The next morn­ing we have anoth­er prop­er moun­tain break­fast. Full of energy and without clouds in the sky we set off for the hik­ing trail from Theth to Val­bona (cross­ing two of the 16 nation­al parks in Albania). Great views and a beau­ti­ful nature awaited us.

The approx. 6‑hour walk really inspired us! How­ever, we could only enjoy this nature and the hik­ing, because Rosa and Fred took our heavy back­packs with them back to Shkoder. We are very grate­ful to them for this.

To hitch­hike the route from Val­bona to Shkoder was really not easy. We stayed one night in a hotel in Bajram Curri. As we did­n’t get the ferry in Fierza early in the morn­ing, we hitch­hiked over an extremely quiet road. Prob­ably the only car that drove here with­in a week over the very moun­tain­ous road took us for a few leks (Albani­an cur­rency). Accord­ing to the opin­ion of the loc­al people it would have been bet­ter to take 150 km detour and drive through Kosovo!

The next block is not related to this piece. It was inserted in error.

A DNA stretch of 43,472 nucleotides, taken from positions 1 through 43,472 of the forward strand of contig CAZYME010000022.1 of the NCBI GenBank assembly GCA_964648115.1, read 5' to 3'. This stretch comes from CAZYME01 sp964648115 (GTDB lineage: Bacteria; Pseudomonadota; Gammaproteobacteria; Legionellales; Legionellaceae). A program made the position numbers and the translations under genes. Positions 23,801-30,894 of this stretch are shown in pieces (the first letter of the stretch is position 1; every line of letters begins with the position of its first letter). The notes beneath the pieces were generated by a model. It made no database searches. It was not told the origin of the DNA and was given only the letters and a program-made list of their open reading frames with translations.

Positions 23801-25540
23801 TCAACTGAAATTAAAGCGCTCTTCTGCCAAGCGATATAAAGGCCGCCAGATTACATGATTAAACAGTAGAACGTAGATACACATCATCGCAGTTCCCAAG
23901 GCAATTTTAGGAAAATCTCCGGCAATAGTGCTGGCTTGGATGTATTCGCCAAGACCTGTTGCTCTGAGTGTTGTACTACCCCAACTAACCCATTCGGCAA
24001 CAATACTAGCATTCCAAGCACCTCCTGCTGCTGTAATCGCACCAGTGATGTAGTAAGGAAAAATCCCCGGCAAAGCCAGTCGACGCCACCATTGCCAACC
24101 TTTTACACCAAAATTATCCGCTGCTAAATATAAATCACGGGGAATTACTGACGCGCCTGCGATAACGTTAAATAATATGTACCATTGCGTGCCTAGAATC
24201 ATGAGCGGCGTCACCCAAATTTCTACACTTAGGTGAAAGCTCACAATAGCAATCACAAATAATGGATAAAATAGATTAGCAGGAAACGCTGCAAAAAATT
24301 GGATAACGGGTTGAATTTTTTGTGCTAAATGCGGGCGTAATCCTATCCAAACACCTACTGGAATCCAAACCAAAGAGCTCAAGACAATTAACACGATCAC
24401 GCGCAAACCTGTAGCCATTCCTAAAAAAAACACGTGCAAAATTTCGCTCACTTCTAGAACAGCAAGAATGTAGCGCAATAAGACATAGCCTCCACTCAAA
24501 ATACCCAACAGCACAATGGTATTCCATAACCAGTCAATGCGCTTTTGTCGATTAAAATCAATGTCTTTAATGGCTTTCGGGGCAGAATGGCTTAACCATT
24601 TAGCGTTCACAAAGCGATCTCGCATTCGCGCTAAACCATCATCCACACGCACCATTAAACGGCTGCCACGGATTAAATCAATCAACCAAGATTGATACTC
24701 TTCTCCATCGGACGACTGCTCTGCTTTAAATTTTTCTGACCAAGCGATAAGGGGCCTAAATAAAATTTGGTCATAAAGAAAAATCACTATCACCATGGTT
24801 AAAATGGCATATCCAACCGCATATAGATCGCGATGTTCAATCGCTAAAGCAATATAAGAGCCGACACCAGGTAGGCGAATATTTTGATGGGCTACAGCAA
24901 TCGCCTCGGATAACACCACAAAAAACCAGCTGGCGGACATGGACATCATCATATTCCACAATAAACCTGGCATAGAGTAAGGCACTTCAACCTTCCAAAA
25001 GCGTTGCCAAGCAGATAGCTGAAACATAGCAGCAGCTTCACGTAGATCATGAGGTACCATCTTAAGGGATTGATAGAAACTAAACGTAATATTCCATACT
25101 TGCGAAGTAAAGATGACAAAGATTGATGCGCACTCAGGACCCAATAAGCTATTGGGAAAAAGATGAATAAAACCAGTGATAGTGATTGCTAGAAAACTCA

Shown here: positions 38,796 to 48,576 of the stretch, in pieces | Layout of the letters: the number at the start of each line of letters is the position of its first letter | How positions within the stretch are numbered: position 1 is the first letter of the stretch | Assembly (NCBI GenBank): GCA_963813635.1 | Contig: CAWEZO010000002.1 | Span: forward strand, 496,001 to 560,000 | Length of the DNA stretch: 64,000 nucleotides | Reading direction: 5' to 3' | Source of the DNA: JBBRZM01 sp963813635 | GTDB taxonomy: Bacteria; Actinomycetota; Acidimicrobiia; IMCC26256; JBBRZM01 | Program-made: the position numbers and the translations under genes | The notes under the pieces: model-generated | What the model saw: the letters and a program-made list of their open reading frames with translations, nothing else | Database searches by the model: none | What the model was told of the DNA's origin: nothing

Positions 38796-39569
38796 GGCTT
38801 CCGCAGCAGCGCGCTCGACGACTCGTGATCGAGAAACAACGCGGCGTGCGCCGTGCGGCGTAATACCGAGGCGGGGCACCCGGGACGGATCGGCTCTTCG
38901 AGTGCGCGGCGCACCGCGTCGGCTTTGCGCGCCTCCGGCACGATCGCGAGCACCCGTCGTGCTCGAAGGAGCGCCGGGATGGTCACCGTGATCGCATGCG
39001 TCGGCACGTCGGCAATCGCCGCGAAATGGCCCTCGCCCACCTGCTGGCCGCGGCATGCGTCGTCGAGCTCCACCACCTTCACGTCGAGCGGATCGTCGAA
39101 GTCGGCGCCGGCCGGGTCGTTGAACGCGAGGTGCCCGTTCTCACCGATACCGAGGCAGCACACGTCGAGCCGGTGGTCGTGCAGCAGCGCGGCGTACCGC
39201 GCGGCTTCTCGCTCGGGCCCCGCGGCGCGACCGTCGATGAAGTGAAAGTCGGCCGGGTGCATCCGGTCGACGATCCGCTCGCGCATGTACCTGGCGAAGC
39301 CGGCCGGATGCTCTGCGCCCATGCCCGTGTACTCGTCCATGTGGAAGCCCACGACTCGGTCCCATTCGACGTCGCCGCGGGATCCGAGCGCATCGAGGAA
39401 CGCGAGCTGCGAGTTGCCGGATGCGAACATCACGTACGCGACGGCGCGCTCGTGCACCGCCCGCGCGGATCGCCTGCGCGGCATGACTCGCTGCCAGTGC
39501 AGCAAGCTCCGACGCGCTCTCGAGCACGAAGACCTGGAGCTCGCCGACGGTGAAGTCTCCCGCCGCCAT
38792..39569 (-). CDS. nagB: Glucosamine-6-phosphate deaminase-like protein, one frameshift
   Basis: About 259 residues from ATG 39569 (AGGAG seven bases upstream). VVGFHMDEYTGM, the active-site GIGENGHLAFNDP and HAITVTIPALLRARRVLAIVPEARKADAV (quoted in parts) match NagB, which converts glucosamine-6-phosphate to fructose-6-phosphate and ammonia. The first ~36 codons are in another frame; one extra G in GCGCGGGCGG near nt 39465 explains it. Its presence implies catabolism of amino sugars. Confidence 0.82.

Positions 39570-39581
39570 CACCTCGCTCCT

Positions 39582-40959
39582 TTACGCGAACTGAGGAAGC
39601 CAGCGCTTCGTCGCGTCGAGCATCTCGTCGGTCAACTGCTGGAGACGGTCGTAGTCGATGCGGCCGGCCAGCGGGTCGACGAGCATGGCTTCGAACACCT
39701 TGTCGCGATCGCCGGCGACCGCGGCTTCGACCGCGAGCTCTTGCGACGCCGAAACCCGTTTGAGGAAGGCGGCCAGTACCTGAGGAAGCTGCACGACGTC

The night in Shkoder in Rosa and Fred’s Eco Garten Guest House is really good for us after the tur­bu­lent drive from Val­bona! The once again opu­lent break­fast strengthens us for the rest of the way. Fred is even so nice and brings us to a good hitch­hike position.

After just a few minutes of wait­ing, a nice pen­sion­er takes us with him in his old banger. He speaks well Eng­lish because he had been work­ing as a car­penter in New York for many years. After a ser­i­ous acci­dent at work he is now han­di­capped, but lives as a happy early pen­sion­er in his home country.